My only negative is that I thought the story itself jumps around a little too much chronologically for my liking. We get flashbacks all over the place, from various points in Ashley’s life, which sometimes made me very confused as to what was going on. It managed to throw me out of the narrative a few times, and did affect my overall enjoyment. However, I do think this is a minor issue compared to the wonderful story overall.
When I think about what is going on right now with the Black Lives Matter movement and the horrific murder of George Floyd, I can’t help feeling that the ending is incredibly bitter sweet. The end is so hopeful, so full of love and understanding and finding yourself and your family and your people. Yet when you compare 1992 to now, nothing has changed. To make things better, to make things right - these teenagers hoped to change the world. But in my eyes, there’s been no progress. This is such an incredible book, that everyone can gain so much from and makes an excellent starting point to further non fiction research on the LA 1992 riots and beyond.
I enjoyed this book so much, especially its latter half! The novel follows Ashley Bennett, a privileged Black teenager going to high school in Los Angeles, California with a predominantly white friend group. At first glance, it appears that Ashley’s most pressing problems center on going to prom and figuring out what to wear for the occasion. However, the 1992 Los Angeles uprising begins to escalate after the acquittal of four police offers who beat an unarmed Black man, Rodney King, with excessive force. The chaotic energy in the town dovetails with Ashley’s more nuanced issues, such as her sister’s engagement in more direct action and protests much to her parents’ chagrin, mental health issues within her family, and Ashley’s own collusion in anti-Blackness. Throughout the novel we see Ashley grow even as she struggles and makes mistakes in her journey.
As you may sense from the above paragraph, a lot goes on in this novel, and for the first half I felt unsure whether Christina Reed would tie it all together in a satisfying way. However, the middle and end of this novel felt tighter and more enjoyable to read than the first 40% or so, perhaps because Ashley started to hang out with her white friend group less, most of whom perpetuated racism or at least did nothing to actively resist it. I loved seeing Ashley’s coming of age as she grew into her own person, how she developed confidence in her racial identity and her own voice. The novel takes on a lot, like what it means to exist as a wealthy Black teenager, the complexity of Black parents’ choices to shield their kids from racism and if they can even ever do so, the tribulations of associating with problematic white friends, and more. Reed manages to address all of these topics in a meaningful way though without minimizing their nuances. I got a bit teary-eyed in the final scenes between Ashley and her sister Jo, as well as Ashley and her caretaker Lucia.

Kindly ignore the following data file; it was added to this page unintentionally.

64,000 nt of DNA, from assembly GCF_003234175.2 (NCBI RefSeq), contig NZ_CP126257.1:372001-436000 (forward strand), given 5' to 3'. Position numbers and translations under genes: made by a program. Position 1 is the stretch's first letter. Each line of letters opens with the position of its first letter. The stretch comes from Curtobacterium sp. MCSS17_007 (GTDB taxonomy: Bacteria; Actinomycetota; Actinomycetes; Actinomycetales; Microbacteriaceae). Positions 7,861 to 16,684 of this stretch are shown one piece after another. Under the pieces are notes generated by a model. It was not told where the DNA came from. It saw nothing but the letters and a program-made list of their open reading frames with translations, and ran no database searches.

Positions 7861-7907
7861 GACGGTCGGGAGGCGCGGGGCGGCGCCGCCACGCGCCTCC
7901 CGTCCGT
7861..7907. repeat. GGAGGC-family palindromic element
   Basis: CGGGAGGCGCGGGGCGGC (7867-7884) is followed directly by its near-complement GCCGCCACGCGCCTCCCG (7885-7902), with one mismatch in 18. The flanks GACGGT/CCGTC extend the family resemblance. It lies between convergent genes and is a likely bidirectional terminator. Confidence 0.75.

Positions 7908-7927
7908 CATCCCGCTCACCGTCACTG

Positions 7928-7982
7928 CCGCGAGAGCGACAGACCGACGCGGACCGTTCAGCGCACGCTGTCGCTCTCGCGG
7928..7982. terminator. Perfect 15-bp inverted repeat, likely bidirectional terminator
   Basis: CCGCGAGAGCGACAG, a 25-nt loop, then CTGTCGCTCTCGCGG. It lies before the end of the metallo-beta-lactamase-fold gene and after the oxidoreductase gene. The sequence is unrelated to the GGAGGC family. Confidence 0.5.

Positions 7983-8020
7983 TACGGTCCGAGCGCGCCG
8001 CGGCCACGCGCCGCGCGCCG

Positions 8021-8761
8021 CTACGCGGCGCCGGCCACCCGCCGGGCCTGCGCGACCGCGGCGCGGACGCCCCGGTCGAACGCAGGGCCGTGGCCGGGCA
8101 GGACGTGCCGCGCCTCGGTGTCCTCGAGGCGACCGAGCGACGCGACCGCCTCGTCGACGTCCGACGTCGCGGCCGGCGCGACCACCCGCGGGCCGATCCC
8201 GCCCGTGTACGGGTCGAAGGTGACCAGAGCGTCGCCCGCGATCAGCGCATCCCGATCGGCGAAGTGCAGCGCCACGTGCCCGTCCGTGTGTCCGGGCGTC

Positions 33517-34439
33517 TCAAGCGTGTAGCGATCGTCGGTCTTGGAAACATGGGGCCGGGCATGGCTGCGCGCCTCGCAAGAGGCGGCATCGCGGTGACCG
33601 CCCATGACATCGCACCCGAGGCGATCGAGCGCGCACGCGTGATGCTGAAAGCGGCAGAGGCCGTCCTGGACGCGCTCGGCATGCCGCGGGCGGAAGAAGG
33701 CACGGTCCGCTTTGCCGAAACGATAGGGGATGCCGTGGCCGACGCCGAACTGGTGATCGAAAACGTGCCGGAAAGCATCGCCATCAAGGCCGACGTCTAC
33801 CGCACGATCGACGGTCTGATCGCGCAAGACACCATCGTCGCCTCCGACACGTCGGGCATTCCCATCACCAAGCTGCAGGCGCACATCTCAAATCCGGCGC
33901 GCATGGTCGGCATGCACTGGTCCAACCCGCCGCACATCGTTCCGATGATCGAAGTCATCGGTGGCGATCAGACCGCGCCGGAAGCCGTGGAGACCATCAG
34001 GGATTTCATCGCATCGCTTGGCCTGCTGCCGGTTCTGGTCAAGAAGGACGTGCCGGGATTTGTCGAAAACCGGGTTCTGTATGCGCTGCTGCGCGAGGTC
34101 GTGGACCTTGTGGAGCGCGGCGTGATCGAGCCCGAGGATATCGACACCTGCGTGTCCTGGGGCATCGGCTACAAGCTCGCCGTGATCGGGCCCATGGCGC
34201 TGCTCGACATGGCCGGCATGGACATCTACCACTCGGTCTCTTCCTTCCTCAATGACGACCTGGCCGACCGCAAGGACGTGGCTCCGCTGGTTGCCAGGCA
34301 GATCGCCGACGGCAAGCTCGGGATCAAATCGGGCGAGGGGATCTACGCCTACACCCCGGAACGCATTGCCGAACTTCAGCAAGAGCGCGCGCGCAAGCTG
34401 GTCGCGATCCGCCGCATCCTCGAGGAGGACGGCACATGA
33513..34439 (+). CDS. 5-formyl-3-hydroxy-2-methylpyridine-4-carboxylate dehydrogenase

Also, if I were several years younger, I would have been all over Lashawn (I’m embracing that even though I started my Goodreads account as a teen, I am now in my mid to late 20s, wow!) We love this positive representation of teen boys of color!
Overall, while I found the writing a little clunky for the first 30-40% of the novel and the focus on Ashley’s white friends draining, I consider this a powerful novel that I would recommend to those interested in young-adult fiction. I’m happy that in 2021 I’ve read several novels so far with three-dimensional female teens of color with distinct voices and meaningful stories, including When We Were Infinite by Kelly Loy Gilbert, Yolk by Mary Choi, and I Am Not Your Perfect Mexican Daughter by Erica Sanchez. Yay for having more options than solely Sarah Dessen.
My rating for this one is complex. Because this story is centered around my hometown when I was 5 years old. And the repercussions that penetrated my family & my community... I knew going into this that I would have a different perspective than I do most books.
All of that to say... it’s not a bad book at all. My feelings and thoughts are just incredibly complex. I will say that I liked almost everyone else in the book, except the main character. I just wasn’t a fan of her development — the pace of it or the depth.
I DO think people should read this book when it comes out. It is definitely a discussion worthy read.
As it happens so often lately, this book was eye-opening. Also saddening, as well as a real wake up call. But most of all a reminder of how much there is still to do.
And although the book started a bit slow for me, it didn’t take me long to get sucked into it’s powerful narrative. The balance between the historic background of the 1992 Rodney King Riots and the daily life of a Black teenage girl and her family in Los Angeles struck a cord. Because the way the story focused on Ashley’s life at home and school, made it even more realistic.
The author found a great balance of powerful narrative, and daily life of a Black teenage girl and her family in Los Angeles during the 1992 Rodney King Riots. The similarities between 1992 Los Angeles and the current situation in 2020 was crushing. I felt that not much has changed since then.
For someone growing up outside the US, I always appreciate it when I close a book and feel like I’ve learned something new. It was fascinating to read about Los Angeles’ Black history. And the many historic events that I wasn’t aware of, like the 1992 Rodney King Riots, and the much earlier Greenwood Massacre in Tulsa, 1921.